Here’s another example. When someone violates a serious social contract (i.e. commits a crime), they receive a punishment that is (ideally) proportional to their wrongdoing, thus paying back their “debt” to society. Do the crime. Do the time. That’s also a type of justice, however simplistic and unevenly applied. If it is a first offense, the offender is demonstrably contrite, or willingly makes an effort to repair the harm they caused; lessening or suspending that sentence would be a correct and civil application of mercy.
However, what do you do when someone betrays your trust as a leader? What do you do when someone hurts your organization through poor performance, bad behavior, or willful negligence? What if someone is just a generally offensive pain-in-the-arse? These "offenses" also create a kind "debt" and demand a "just" response. If so, when is it proper to offer "mercy'?
In all three cases above, the same rules apply. Here they are in a nutshell.
An offense creates a debt. Justice demands that the debt be paid. That debt can be forgiven through an application of mercy. However, to apply mercy appropriately (so as to not offend justice) the following conditions must be met:
1. The person acknowledges they have caused harm, and
2. Demonstrates that they have genuine remorse for that harm, and
3. Expresses a clear and credible intention to change (i.e. not repeat that particular behavior), and
4. The potential application of mercy (the forgiveness of the debt rightly owed) is likely to bring about a greater good than exacting the mere demands of justice alone (i.e. formal punishment or a smack in the gob).
Highly bureaucratic organizations governed by rigid policy and procedure tend to apply justice harshly and numbly, skipping over opportunities to selectively apply mercy and its potential benefits. Withholding mercy when the above conditions are present, is itself injustice. In the process, such organizations lose countless human opportunities to encourage a deliberately developmental culture that builds better people and not only obedient workers.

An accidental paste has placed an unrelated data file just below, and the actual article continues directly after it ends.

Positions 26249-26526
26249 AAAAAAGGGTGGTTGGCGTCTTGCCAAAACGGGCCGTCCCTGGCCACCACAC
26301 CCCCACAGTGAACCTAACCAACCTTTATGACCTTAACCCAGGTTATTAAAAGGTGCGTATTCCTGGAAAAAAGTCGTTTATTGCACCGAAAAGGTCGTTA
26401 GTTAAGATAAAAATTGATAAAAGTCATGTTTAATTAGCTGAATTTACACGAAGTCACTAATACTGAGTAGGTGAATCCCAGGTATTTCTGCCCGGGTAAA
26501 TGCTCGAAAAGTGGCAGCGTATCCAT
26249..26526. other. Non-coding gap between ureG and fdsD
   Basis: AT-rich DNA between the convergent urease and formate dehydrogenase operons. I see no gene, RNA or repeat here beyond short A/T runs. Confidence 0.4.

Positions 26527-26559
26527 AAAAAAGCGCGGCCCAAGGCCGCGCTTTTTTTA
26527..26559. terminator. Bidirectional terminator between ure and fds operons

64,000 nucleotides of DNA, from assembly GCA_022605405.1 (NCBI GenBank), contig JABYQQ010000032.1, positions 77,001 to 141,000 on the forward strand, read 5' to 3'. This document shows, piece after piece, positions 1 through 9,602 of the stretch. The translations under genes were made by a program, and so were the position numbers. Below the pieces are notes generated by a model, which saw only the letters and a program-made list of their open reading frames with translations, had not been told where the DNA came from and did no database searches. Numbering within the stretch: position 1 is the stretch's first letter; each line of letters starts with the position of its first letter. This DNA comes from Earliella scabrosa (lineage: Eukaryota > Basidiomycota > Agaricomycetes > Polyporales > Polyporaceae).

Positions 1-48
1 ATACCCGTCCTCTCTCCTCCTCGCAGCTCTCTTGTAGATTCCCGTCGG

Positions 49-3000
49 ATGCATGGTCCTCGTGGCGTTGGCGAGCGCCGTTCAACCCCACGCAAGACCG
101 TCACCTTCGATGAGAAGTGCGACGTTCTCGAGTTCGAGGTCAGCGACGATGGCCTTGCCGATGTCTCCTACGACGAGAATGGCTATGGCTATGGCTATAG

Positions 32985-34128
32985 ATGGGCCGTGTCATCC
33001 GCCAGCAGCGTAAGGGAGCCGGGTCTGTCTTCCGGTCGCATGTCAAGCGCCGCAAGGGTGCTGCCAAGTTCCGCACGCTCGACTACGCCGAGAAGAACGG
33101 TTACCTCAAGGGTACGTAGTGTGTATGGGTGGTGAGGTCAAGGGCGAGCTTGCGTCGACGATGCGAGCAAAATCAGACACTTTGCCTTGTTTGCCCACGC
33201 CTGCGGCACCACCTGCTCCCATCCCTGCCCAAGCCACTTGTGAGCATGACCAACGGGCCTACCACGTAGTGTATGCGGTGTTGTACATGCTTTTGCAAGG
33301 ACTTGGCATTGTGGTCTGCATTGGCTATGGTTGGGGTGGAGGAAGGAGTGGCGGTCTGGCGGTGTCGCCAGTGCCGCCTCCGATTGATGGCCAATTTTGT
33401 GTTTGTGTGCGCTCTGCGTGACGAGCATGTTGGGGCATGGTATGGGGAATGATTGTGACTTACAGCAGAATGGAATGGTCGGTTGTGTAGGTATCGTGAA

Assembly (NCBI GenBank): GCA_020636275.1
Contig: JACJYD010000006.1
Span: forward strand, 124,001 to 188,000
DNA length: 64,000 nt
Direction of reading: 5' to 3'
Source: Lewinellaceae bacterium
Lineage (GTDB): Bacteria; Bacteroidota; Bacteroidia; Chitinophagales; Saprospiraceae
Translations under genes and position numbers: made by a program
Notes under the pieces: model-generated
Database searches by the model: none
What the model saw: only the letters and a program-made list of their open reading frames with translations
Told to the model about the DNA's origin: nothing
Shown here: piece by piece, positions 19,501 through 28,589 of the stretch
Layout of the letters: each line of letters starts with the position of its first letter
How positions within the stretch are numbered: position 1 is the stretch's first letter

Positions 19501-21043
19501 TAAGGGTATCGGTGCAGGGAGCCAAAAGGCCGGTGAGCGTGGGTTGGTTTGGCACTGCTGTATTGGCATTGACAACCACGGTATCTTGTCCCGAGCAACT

On the other hand, conflict averse, chaotic, or loosey-goosey organizations actively encourage bad behavior and poor performance by failing to confront wrongdoing. These cultures (and the leaders who lead them) often pride themselves on their kind and “merciful” nature, when in fact they are simply neglectful, cowardly, or both. I cover this type of leader in my article, The Peacemonger: Toxic Workplace Behavior Profile.
To insist on the application of mercy when the above conditions are not met is an injustice to those harmed and to the offender. Those harmed receive no just payment of the debt they are owed. The person who did the harming experiences no real consequences for wrongdoing and is robbed of a potential opportunity to learn and change. This is what happens when those in authority take the easy route and fail to hold people accountable.
Because most leaders and organizations don't spend time thinking about justice, they also fail to practice true mercy. They are inextricably linked. You cannot have one without the other.
So, the next time someone is nasty to you in a meeting, and you’re trying to decide whether it’s time to be Mr. Rogers or The Punisher, check yourself by considering the conditions above.
If this happens to be particularly difficult for you, take it from a green-blooded son of Irish immigrants like me… if I can grow and change, anyone can.